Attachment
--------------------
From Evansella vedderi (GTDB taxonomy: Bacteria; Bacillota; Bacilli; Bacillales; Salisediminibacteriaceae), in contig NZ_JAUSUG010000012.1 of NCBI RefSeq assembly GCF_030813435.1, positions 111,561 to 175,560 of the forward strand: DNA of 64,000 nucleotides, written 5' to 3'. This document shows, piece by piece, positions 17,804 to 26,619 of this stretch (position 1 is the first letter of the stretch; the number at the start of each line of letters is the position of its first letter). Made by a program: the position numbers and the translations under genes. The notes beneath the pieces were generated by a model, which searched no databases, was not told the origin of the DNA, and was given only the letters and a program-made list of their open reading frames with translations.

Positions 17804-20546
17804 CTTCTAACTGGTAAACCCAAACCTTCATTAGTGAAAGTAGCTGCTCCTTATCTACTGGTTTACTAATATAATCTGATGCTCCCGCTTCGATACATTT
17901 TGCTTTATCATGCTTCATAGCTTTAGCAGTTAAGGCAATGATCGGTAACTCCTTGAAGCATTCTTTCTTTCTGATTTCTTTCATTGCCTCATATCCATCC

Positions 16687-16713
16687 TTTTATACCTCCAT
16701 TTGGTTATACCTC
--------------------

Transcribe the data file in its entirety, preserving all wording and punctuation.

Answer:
From Evansella vedderi (GTDB taxonomy: Bacteria; Bacillota; Bacilli; Bacillales; Salisediminibacteriaceae), in contig NZ_JAUSUG010000012.1 of NCBI RefSeq assembly GCF_030813435.1, positions 111,561 to 175,560 of the forward strand: DNA of 64,000 nucleotides, written 5' to 3'. This document shows, piece by piece, positions 17,804 to 26,619 of this stretch (position 1 is the first letter of the stretch; the number at the start of each line of letters is the position of its first letter). Made by a program: the position numbers and the translations under genes. The notes beneath the pieces were generated by a model, which searched no databases, was not told the origin of the DNA, and was given only the letters and a program-made list of their open reading frames with translations.

Positions 17804-20546
17804 CTTCTAACTGGTAAACCCAAACCTTCATTAGTGAAAGTAGCTGCTCCTTATCTACTGGTTTACTAATATAATCTGATGCTCCCGCTTCGATACATTT
17901 TGCTTTATCATGCTTCATAGCTTTAGCAGTTAAGGCAATGATCGGTAACTCCTTGAAGCATTCTTTCTTTCTGATTTCTTTCATTGCCTCATATCCATCC

Positions 16687-16713
16687 TTTTATACCTCCAT
16701 TTGGTTATACCTC